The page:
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Marketing Management I Final Exam

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Management Core
MGCR 352
Emine Sarigollu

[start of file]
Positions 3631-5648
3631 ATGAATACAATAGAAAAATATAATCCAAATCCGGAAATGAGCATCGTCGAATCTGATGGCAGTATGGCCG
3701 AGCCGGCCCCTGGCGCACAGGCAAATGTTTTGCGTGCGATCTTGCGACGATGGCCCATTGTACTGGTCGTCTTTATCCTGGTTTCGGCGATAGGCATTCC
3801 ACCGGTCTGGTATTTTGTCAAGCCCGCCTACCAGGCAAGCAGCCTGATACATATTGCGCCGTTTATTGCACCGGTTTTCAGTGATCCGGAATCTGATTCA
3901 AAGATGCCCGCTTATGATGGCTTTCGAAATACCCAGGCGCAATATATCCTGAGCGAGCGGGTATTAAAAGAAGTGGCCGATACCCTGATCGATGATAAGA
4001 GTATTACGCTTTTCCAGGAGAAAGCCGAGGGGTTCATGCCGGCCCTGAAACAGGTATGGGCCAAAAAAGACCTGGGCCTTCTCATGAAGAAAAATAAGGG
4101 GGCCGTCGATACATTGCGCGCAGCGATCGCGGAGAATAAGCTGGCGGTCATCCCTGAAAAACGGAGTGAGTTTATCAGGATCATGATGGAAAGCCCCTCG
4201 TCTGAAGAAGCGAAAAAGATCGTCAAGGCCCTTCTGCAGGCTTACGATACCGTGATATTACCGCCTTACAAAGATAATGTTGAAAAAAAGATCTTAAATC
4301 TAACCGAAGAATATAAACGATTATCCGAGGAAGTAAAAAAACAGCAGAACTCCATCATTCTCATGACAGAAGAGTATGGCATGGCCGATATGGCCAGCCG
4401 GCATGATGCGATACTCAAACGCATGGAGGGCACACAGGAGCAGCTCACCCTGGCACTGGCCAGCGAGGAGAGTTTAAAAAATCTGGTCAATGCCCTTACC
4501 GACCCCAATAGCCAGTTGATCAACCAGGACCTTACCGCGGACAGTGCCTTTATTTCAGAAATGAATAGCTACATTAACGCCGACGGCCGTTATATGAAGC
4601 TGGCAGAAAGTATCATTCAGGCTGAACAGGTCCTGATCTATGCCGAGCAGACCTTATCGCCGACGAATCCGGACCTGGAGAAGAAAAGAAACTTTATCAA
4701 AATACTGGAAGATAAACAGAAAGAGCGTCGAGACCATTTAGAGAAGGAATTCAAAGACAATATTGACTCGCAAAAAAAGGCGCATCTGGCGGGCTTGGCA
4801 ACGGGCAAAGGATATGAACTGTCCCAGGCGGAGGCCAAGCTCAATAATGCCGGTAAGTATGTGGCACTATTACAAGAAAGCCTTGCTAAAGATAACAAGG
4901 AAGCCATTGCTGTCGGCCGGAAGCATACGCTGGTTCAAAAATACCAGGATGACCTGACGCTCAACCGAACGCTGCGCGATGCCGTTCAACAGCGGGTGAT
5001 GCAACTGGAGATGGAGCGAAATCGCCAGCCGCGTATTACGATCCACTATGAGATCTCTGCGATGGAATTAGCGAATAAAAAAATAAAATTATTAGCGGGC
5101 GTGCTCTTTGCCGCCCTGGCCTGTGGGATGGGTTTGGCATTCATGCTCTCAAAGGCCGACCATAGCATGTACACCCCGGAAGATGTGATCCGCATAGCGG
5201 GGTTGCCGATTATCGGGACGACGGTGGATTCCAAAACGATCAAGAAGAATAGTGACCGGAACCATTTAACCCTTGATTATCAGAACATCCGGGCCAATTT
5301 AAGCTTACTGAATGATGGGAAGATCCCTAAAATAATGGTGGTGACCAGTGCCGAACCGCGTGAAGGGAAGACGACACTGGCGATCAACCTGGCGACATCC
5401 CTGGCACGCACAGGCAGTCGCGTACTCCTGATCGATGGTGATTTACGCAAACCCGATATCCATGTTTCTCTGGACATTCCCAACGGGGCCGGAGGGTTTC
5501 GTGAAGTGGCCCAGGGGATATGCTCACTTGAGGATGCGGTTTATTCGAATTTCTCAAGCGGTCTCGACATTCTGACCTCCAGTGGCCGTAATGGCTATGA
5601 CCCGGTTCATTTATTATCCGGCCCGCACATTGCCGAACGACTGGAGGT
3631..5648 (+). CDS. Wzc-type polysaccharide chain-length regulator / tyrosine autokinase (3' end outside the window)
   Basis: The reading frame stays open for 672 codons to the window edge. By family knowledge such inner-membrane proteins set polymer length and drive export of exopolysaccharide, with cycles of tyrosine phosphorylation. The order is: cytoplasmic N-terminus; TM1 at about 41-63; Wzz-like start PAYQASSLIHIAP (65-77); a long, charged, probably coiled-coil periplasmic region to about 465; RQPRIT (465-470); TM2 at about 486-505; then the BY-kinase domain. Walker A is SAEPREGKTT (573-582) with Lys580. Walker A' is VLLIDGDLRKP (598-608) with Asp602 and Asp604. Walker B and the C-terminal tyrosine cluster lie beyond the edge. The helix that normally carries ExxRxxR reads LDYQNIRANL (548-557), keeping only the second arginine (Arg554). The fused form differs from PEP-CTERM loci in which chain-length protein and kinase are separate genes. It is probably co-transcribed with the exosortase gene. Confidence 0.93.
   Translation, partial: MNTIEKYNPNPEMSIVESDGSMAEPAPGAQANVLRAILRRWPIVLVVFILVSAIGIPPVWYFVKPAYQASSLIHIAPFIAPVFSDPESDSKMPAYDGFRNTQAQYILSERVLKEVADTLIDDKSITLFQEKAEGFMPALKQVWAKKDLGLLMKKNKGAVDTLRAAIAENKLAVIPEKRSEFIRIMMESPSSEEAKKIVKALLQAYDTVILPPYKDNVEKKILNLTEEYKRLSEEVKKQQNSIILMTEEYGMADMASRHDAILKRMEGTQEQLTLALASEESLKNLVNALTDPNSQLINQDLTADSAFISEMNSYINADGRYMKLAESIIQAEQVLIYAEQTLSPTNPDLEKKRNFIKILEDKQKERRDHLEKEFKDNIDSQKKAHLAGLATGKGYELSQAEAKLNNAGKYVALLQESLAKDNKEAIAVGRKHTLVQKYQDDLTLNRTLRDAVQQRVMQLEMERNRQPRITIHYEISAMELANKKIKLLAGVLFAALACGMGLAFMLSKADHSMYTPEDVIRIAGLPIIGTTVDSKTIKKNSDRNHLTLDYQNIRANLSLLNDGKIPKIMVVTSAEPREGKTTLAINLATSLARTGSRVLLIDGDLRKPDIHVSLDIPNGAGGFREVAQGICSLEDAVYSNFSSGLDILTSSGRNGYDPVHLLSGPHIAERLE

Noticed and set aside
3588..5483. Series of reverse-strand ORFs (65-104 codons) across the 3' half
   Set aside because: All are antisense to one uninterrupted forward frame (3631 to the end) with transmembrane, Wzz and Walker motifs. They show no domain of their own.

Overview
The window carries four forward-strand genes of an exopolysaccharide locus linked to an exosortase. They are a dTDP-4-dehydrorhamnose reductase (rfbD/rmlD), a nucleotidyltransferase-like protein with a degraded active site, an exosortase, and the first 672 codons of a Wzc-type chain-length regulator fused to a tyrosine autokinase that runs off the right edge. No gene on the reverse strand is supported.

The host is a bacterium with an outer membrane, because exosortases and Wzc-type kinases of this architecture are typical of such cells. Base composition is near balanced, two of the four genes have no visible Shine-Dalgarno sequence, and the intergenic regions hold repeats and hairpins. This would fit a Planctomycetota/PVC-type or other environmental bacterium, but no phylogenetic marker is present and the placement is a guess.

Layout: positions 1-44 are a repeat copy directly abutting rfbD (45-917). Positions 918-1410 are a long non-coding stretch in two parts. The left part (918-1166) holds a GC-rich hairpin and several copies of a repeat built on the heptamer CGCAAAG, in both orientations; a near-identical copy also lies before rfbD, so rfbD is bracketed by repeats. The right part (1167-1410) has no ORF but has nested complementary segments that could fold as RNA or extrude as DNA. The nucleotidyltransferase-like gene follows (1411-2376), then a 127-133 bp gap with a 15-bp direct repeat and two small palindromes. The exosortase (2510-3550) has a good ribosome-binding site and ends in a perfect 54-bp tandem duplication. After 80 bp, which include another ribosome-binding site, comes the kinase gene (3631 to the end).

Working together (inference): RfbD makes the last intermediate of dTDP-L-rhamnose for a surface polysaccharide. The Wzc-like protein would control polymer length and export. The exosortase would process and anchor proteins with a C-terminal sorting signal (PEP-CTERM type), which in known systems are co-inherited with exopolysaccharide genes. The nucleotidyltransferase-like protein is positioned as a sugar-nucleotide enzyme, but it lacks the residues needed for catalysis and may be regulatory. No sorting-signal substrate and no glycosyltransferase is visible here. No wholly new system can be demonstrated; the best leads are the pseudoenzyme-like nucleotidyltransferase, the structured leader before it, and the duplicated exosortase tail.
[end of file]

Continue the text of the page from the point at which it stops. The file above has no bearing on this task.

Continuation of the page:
Marketing Final ExamNotes NNoteboook:: MGCR 352- Marketing Management I CCreated:: 27/11/2012 23:09 Upddated:: 11/12/2012 14:32 Marketing: the delivery of customer satisfaction at a profit businesses: has own department non-profit: employ most marketing agencies to differentiate themselves government: top 5 of marketing spending individuals: using communication Tasks of Marketing 1. Discovering Customer Needs 2. Satisfying Customer Needs Marketers do not create needs; customers define needs Core Concepts of Marketing Needs, wants, demand marketing influences wants. Wants are directed to specific product to satisfy a need backed by the ability to pay (demand) product or offering value and satisfaction exchange and transaction relationships and networks Delivered Value: the difference between total value to customer and total customer cost. Satisfy consumers by giving them highest delivered value Product Value: differentiate a product through price, packaging, quality, product future, and design. Technology has undermined product balue due to intensified competition. Advantages can be easily copied at a low cost. Image Value: build trust, consumer loyalty. It is becoming more important due to amount of similar products on the market. In this case, best marketing prevail. Consumer Satisfaction Comparison of performance and expectation provide simple satisfaction is not enough engineering delightful experience by recording customer personal preference dissatisfied customers have major impact toward a company's reputation due to the technology in communication Careful not to set the expectation too high from your marketing Satisfaction < expectation = dissatisfied Satisfaction = expectation = satisfied Satisfaction > expectation = delighted Company Orientation Concepts Production Concept focus on production, distribution, operation consumers favor, readily available products, affordable products Demand > Supply Ex. Texus Instrument- graphic calculator Some consumers always go for the lowest price company that has the most efficient production meets this demand lowest production cost -> mass production Product Concept focus on the product (I.T industry) best quality, best performance, most innovative focus too much on the product -> marketing myopia oversees competition Selling Concept focus on forceful sales hard sell insurance, political campaigns often blamed; however it may be ethical Marketing Concept focus on customer wants and needs customer importance is emphasized Defining businesses based on consumer needs gives companies a bigger market- compare company mission statements to differentiate between product concept & marketing concept Societal Marketing Concept businesses are held to higher standard not negatively impacting the society improve the well-being of consumers moving toward this trend as consumers are more educated, connected, and demanding Marketing Strategy Planning Process 1. Define mission 2. Define organizational Objectives 3. Define marketing objectives 4. Create Marketing Plan The Marketing Plan: central instrument for directing & coordinating marketing effort 1. Executive Summary and Table of Contents 2. Analysis of Marketing Opportunities Analysis of market & environmental opportunities and threats SWOT Objectives generation 3. Description of Marketing Strategy segment by positioning SWOT of each positioning BCG portfolio analysis marketing strategy generation 4. Description of Implementation Strategy: Action Program 5. Financial Projections and Evaluation Measures Analysis of Marketing Opportunities Tracking Environmental Trends Social- demographic shifts, cultural changes Economic- macroeconomic conditions, consumer income Technological- impact on marketers & consumers Competitive- alternative forms of competition; component of competition Regulatory forces- laws protecting competition; self regulation; consumerism Setting Strategic Direction SWOT external: O & T internal: S & W BCG Market- Product Analysis Market penetration- a marketing strategy of increasing sales of present products in existing markets by selling more products (better distribution or promotion) by selling at a higher price Market development- selling existing product to a new market new geographic market new market segment, etc Product development- selling new products to existing markets Coca Cola sells its customers a new line of chai tea Diversification- developing new product and selling them in new markets riskier growth related diversification occurs when new products and new markets have something in common with its existing operation. ie. a restaurant buy out another restaurant unrelated diversification enters the business into a completely different market Description of Marketing Strategy segmentation target market positioning/differentiation product,price,promotion,distribution strategy Description of Implementation Strategy: Action Program launching time objectives break even analysis financial performance evaluation criteria Marketing Control: Set goals -> measure performance -> evaluate performance -> correction Marketing Environment Microenvironment: company's internal environment (management, R&D, accounting, purchasing, manufacturing, financing) External Environment: Social: size, density, location, age, sex, race, occupation Generation Cohorts Baby Boomers- these people (1946-1964) have become an important consumer market this group accounts for the majority of the purchases company shifts toward healthier living/ future for grandchildren to suit the demand Wasn't there for Europe or Japan. Economic Boom period/ economic prosperity. Good jobs without much education/ good retirement benefits Particularly shaped by televisions- uniformed values and experiences (easy to build brands- IBM, Coca Cola) Particularly targeted housewives- soap companies started to sponsor tv shows -> the reason of "soap" Generation X(1965-1978) - baby bust because of the decline of new-born children the years after 15% less population than baby boomers Although with higher education, there are less jobs around (economic difficult period) Different tv channels created a more heterogeneous group Emerge of internet Self-reliant, entrepreneurial, supportive of ethnic diversity, better educated taking advantage of retirement plan, more well thought/ planned out Generation X has became the parents market- firms have changed their products according to suit their needs (product development) Generation Y(1979-1994)- period of increasing birth. Exerts influence on wireless communication, the newly emerged adult market Most comfortable with digital technology (born into the technology) Very digitally connected, very diverse in interest, Like choices, uniqueness, customization Generation Z (1995- now)- wants similarity in products Marketers have developed generational marketing programto target each of the specfic groups- QR codes (Quick Response) for generation Y & Z for instance. Standard Canadian families are changing in size and structure, giving birth to blended family, one formed by the merging of divorce adults Population shifts in census metropolitian areas (CMAs) to major urban regions give marketers chance to reach large segments of the Canadian population efficiently and effectively The Great Rebalancing: There are many more people who earn more income than they used to. Million of new middle class arises every year. Growth opportunities for many companies that supplies the "wants" Ethnic Diversity- visible minorities; ethnic marketing: multicultural marketing- combinations of marketing mix that reflects the unique attitudes, race, or ancestry of ethnic Canadians. Ex. Running native language ads, community involvement, etc. Cultural- attitudes and values Core values- highly persistent freedom, equality, working, self-respect Secondary values- more prone to change self-image, society, nature, universe Economic Macroeconomic Conditions inflationary or recessionary state of the economy if price rises faster than consumer incomes, number of sales decreases inflation= period of price increases recession= time of slow economic activity: business decreases productivity and unemployment rises. Usually products targetted to middle class suffer the most sevferely in a recession assessing consumer expectations of the state is an important element of environmental scanning As market is growing for a certain type of product, some other markets are shrinking develop an index called a consumer confidence or consumer sentiment index As economic power shifts to Asia, its culture will become more global Consumer Income Gross income total amount of money made in one year by one unit (individual, household, family, etc) Disposable income money a consumer has after paying taxes to use for necessities such as food, shelter, clothing, and transportation average Canadian families spend 20% of their incomes on tax; 45% on transportation Discretionary income money remained after paying for tax AND necessities: used for luxury items Technological Fast pace of change -> shorter product life cycle Internet Biotech Information revolution Competitive Selling similar products & services to same customers at same prices : brand All firms making same product or class of products : industry All companies making products that supply the same service: form All competing for same consumer dollar: generic Market Segmentation: dividing market into distinct subsets of customers Four levels of market segmentation 1. Mass Marketing 2. Segment Marketing 3. Niche Marketing 4. Micro Marketing Segmentation Process 1. Define the market: define common customer needs 2. Select segmentation variables These needs may have different solutions 3. Determine methodology Statistical methods (A Priori and Post Hoc), sample, data, software 4. Describe Segments Group consumers with similar interest 5. Evaluate Segment Attractiveness 6. Select Target Market Single segment (selective specialization)- getting to know the market well, satisfying the wants and needs well. No diversification. Big risk if problems arise in the segment Market Specialization (product specialization)- focus on a specific market and try to satisfy all their wants and needs. Specialize in university labortory (produces everything that a lab may need) A microscope company may produce products ranging from toy microscope to government used microscope. Full Market Coverage- Target all segments in all market (ex. Coke, IBM) Positioning 1. Identity a set of competitive advantage 2. Select the right competitive advantage Important? Distinctive? Superior? Preemptive? Affordable? Profitable? 3. Deliver and effectively communicate the chosen position Positioning statement Positioning Map Consumer Behavior Influencing consumer behavior Influences on the consumer purchase decision process Psychological influences: motivation, personality, perception, learning, values, beliefs, attitude, lifestyle Sociocultural influences: personal, reference groups, family, culture, sub-culture, social class Marketing Mix influences Situational influences Consumer Decision Process 1. Need/ Want Recognition: replacement/repeat purchase, advertisement, promotions, social interaction 2. Information Search: personal, commercial, public, experiential Levels of information search depends on involvement, degree of risk (social, performance, financial), brand differentiation Also related to past experience and familiarity with product/service category. Extended problem solving (many brands), limited problem solving (few brands), routine problem solving (one brand) 3. Alternative evaluation: Product & service Product: a cluster of benefits that is offered to a market to use or consumption to satisfy a want or need Product Attributes Quality: ability for a product to perform its function Features: a tool for differentiation Design: competitive weapon Style: visual impact Product- Service Continuum Service Characteristics Intangibility: cannot be seen, tasted, felt, or smelled Variability: depends on who provides Inseparability: from the provider Perishability: cannot be stored for resale or later use Brand: a name, logo, signage that uniquely identifies the goods/services of a particular firm Importance of branding: more important as imitations of product is challenging differentiation 1930/40 begins major branding activities (television advertisement, newspaper, media) 1990 cheaper alternatives for detergent, branded company stoped advertising. 1980 branding was undone in 1990 because prices were competitive 2000 banks went back to branding, newcomers (water industry, computer chips) also begin to brand their products Drugs market- clear evidence for similar products could differentiate through branding Therefore commodities begin to branding themselves after 2000 Why use branding? Higher profitability A name that identifies, customer loyalty, convenient for consumers Help positioning strategy Trademark protection (Xerox was generic- consumers started to call competitors Xerox's name) Commodization of a brand Major Branding Decisions 1. To brand or not to brand When a product is a commodity, the major decision is PRICE. But if you dont have the best price, then brand your product. You might decide to create a product and sell it to other companies to brand it- becoming a manufacturer 2. brand name selection suggest benefit and qualities easy to pronounce/ recognize/ remember/ distinctive adaptable for brand extensions 3. brand strategy Brand extension introduces products into a different product category: they want to grow their profit; if they have reached capacity in a market, they might extend to another market. It is the best way to grow their profit: consumers see less risk in trusting the brand. However, if an extension fails in another category, it may adversely harm the brand in another category. If you extend your brand too much, you may lose exclusivitity- brand dilution. Ex. Assume McGill has campus around the world, online diploma, there should be a limit for prestigious brand before they lose exclusivity. Line Extension: target a different segment in the same market for different wants and needs; if they have idle production capacity, improve the economy of scale; therefore they go for the lowest risk formula. Ex. diet coke Multibrand Line Extension introduces a new brand name into a category in which you have other brands. Ex. P & G Benefits of Line Extension capture variety seekers obtain higher market share economy of scales target a different segment more shelf space Disadvantage of Line Extension brand cannibalism retail & consumer reluctance 4. brand repositioning packaging 5 seconds advertisement/ better shelf life labeling identify product or brand, quantity sold, state name or place of production product characteristics, promotion, legal issues New Product Development and Life Cycle Strategies New Product Development source of competitive advantage (innovative) reinforce or change strategic direction enhance corporate image capitalize outstanding production resources Development Process 1. Idea generation Search for unsatisfied needs or wants from customers, internal sources, competitors, or distributors 2. Idea screening Generate thousands of ideas and select only a few to develop further 3. Concept development & testing Do segmentation and positioning analysis (market opportunities analysis) Generate product concepts Select one concept from market research 4. Marketing Strategy Create a prototype Write the marketing strategy, implementation, and financial analysis section in the marketing plan 5. Product Development Combine R&D and engineering department Create physical product Require the most investment 6. Test Marketing Testing markets, product use tests, demonstration 7. Commercialization major investment in manufacturing high advertising and promotion expenses Product Life Cycle Introduction Sales are low; consumers are not aware or available for the customers. Company may not have capacity to mass produce the product. Costs are highest; have not gained economy of scale Profit is negative Customers are innovators Very few competitors: first to have the product, competitors are waiting to jump in later Marketing objective: create awareness and trial Ex. Yogo, Windows 8 One product: basic Price: cost-plus; may not be practical in some industries Distribution is selective because output is limited; even distributed widely there may not be any sales Advertising is about building awareness Heavy promotion to encourage sales; luxury products, however, should not use heavy promotion Growth Increasing sales Average cost Rising profits Increasing competitors Marketing Objective : maximize your market share before other takes over Ex. Lenovo, tablets, galaxy note Offer product warranty and other services to get an edge over competitors May decrease the price to penetrate the market Intensive distribution: wal-mart, zellers Build awareness in bigger markets Maturity Sales peak Company tries to expand as much as possible (cashcow) High profit used for mass marketing Customer base is middle majority Marketing objective: maximize profit and defending market share Stable number of competitors Ex. Automobile, softdrinks, microsoft, IBM, tropicana Product development (different versions of the original product) Develop and revision in other marketing mix elements; ex. Distribution, better pricing Expand to a new segment or geographical regions Increase promotion for brand switch (interchangable customers) Decline Sales are declining (technology becoming obsolete, changing consumer taste) Costs are lower per customer as you have an economy of scale; you have had advertising and product related expenses Declining competition/ profits Marketing Objective: reduce expenses and milk the brand Sales promotions are used to liquidate inventories as early as possible Ex. DVD players, CDs Adoption Process How fast do consumers go and buy the product Diffusion curve of innovation: borrow from science Slope of the curve is different for each product It is what drives all the adoption in the market Innovators are people who really need the product or people who really desire it. Ex. Fashion items, electronic gaggets Early adopters are people who are interested in the product, yet waiting for some features. Ex. DVD machines did not have recording feature Early majority is price sensitive and expects variety on the products: different features, brands, price competition. Late majority is only price sensitive, waiting for price to go down Laggards simply do not see advantage in the product; they may or may not buy it eventually. Not because they can't afford it but not showing interest in the product Accessibility, communication accessability, risk perceived are all factors that influence diffusion Distribution Strategy Intermediaries: make possible the flow of product from producers to buyers transactional: buying, selling, risk taking logistical: gathering, storing, dispersing of products facilitating: make goods and services more attractable Types of intermediaries: Agent or broker: act behalf of manufacturer Wholesaler: sells to other intermediaries, usually to other retailers or consumers Retailer: sells to consumers Distributor: perform a variety of distribution functions: selling, packaging Dealer: includes all of the above Functions of distribution channels information communication negotiation ordering financing risk taking physical distribution payments transfer Consumer Marketing Channels Direct channel (0 level channel) refers to direct transportation from manufacturer to consumers (door-to-door service): Ikea, Dell, farmers market, shopping channels, Apple store, Gap, franchises A lot of big companies use one-level distribution channel; only use wholesaler when it is owned by the parent company. Two level channels are used a lot by small companies because they need to first go with the wholesaler a